FLOHIO – ‘SPF’
Through the sticky summer heat and uncharacteristically overbearing recent British heatwave (40 degrees – hello!), as a unit we have been seriously lacking a hot summer jam. Whilst FLOHIO may be slapping on the sunscreen, new single ‘SPF’ – from upcoming album Out of Heart – is as gleefully playful as one would hope a heatwave soundtrack to be. As its competitors for the title lean back on summer flings and one night stands, on ‘SPF’ the British-Nigerian rapper taps into 1980s funk while weaving in 1990s video game nostalgia. “I grew up around the time of games like Playstations and Nintendos,” FLOHIO shares. “I’m bringing back the nostalgia of me in my living room playing games with my friends at age 10. I wanted [the video] to represent my summer,” she adds. “Nothing but fun with my friends.”
Connie Constance – ‘Till the World’s Awake’
Having recently announced the imminent arrival of second album Miss Power – the follow-up to 2019’s English Rose – it’s safe to say that Connie Constance is on the up. One listen to new single ‘Till the World’s Awake’ proves it; striking a festival-heady Friendly Fires momentum with its driving rhythm whilst its frivolous drums conjure Bloc Party, the track’s plucky guitar work captures the potent best of mid-noughties indie – albeit, not from the landfill. Topped by dreamy melodies, Connie describes the song as “a love letter to the universe” adding, “Since writing it, it has taken on a whole other meaning… It feels like an empowering message that no matter how much the world we live in tries to distract us from our power, make us feel small or as if we don’t fit in… it cannot take away from us the work we have done and who we are.”
ROSALÍA – ‘DESPACHA’
Rosalía is one of the biggest popstars in the world right now, with third album MOTOMAMI transcending the Spaniard’s eclectic sound over to English-speaking shores. Having only dropped in March and with a world tour to fulfil, MOTOMAMI is definitely still fresh. But Rosalía has wasted no time in dropping new music with latest single, ‘Despacha’. First debuted in Almeria on the first date of her tour, ‘Despacha’ quickly sped through TikToks before it even had its name. While MOTOMAMI flipped between the reggaeton bounce of tracks like ‘Chicken Teriyaki’ and the sensual intimacy of ‘Hentai, ‘Despacha’ switches Rosaliá’s flamenco influence for mambo whilst documenting a frivolous night in the club in spite of a lover’s betrayal.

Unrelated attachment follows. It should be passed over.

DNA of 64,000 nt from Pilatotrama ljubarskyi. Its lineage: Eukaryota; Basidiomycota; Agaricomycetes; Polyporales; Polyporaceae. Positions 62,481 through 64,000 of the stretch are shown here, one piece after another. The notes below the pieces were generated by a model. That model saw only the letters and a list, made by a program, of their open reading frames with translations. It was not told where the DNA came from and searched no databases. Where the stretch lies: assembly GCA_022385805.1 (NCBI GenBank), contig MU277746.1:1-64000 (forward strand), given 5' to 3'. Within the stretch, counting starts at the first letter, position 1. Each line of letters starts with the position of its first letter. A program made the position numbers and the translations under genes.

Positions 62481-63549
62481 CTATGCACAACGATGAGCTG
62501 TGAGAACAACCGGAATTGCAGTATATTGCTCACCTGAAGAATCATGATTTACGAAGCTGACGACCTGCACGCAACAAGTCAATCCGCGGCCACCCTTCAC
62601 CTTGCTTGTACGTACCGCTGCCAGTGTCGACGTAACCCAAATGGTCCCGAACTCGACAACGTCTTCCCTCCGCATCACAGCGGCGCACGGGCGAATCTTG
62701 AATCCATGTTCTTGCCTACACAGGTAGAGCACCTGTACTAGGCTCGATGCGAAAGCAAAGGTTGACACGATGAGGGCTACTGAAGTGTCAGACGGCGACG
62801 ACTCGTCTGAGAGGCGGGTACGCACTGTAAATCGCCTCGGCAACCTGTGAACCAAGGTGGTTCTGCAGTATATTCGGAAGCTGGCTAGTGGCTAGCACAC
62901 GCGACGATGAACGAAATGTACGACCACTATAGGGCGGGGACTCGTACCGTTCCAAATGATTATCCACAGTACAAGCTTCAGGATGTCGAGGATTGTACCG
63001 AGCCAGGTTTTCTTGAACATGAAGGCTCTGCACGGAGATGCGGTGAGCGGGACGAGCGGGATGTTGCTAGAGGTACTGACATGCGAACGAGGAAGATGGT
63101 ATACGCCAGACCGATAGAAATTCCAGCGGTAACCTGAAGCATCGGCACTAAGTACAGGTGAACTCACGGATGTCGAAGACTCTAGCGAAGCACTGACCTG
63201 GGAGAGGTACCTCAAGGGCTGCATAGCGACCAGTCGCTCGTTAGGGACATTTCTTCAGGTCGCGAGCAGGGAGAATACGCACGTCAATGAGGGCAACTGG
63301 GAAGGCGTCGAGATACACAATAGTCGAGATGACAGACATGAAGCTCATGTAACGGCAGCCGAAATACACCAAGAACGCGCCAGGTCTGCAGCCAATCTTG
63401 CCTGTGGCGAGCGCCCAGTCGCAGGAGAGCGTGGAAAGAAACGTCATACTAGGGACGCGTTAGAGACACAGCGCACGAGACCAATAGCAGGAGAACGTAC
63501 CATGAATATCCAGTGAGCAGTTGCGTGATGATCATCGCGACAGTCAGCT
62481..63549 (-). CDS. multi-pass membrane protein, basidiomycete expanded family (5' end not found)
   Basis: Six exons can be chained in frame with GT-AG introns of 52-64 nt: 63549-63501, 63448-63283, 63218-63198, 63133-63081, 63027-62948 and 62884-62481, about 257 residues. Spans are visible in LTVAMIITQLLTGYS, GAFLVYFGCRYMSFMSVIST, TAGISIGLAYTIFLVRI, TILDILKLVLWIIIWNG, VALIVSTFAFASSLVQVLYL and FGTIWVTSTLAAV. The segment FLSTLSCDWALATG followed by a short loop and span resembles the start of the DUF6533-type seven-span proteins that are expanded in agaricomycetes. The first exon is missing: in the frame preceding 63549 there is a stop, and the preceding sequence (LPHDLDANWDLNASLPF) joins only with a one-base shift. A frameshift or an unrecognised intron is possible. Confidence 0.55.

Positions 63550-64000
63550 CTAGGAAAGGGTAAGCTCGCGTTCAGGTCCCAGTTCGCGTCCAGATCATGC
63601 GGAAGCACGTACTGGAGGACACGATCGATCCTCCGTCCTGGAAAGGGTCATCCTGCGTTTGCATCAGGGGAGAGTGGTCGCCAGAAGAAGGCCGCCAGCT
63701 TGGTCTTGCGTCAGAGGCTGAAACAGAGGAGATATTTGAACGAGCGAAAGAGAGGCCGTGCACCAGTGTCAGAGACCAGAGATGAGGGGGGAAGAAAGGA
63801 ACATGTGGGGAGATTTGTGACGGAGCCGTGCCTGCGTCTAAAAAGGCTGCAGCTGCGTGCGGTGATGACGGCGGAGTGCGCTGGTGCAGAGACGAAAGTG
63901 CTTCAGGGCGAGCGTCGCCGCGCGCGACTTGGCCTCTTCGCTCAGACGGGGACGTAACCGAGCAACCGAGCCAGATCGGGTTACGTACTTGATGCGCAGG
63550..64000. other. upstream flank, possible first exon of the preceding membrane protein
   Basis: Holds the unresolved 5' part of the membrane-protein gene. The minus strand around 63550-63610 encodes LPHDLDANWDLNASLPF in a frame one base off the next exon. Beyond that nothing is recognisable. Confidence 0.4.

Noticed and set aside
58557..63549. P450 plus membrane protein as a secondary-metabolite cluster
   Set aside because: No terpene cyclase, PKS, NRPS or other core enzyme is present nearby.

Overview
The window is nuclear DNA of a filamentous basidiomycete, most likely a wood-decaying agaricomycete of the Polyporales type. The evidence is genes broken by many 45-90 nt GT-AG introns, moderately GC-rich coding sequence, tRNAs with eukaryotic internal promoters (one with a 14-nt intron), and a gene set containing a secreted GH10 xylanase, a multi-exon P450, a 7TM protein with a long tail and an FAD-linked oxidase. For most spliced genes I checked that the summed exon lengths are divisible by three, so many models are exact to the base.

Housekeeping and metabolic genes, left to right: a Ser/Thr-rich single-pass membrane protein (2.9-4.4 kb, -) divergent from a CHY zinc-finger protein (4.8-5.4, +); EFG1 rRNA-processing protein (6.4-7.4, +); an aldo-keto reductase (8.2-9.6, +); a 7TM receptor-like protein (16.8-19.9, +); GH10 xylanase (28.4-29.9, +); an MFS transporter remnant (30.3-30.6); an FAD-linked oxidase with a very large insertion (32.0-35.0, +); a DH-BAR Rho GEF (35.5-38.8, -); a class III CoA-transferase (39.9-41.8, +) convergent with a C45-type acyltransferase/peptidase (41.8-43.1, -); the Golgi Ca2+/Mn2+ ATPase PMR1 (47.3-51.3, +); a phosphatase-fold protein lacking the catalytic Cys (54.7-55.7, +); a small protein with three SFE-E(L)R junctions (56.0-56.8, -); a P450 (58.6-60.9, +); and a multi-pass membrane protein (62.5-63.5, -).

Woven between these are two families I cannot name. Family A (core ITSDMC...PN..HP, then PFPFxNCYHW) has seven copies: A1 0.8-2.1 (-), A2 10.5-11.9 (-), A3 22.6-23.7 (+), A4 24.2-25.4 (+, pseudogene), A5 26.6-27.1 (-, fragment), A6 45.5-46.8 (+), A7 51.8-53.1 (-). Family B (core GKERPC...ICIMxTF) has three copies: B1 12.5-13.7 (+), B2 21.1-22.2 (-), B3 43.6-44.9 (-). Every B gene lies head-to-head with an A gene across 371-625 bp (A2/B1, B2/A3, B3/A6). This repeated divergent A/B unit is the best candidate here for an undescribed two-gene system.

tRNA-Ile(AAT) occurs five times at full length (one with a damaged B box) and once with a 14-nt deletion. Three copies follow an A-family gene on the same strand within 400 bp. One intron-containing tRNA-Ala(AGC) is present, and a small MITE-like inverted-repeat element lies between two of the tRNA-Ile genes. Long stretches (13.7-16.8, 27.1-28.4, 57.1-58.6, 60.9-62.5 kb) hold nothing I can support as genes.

Sampa the Great – ‘Bona’
Sampa the Great, too, is gearing up for a new album drop with As Above, So Below set to land 9 September. Following on from recent outing ‘Never Forget’, Sampa’s latest single, ‘Bona’, takes influence from her roots in Botswana. Inspired by Kwaito and Amapiano – music Sampa heard as a child – and applying it to a moody yet striking blend of hip-hop, ‘Bona’ is a relentless, warping trip through Sampa’s braggadocious and rattle-stop flow. “I haven’t yet shown the influence Botswana has had on me musically; this is the style, language and swag of Batswana youth,” explains Sampa. “I want to bring a Southern African anthem to the mix and DJ desks, and show that not all music coming out of Africa is Afrobeats.”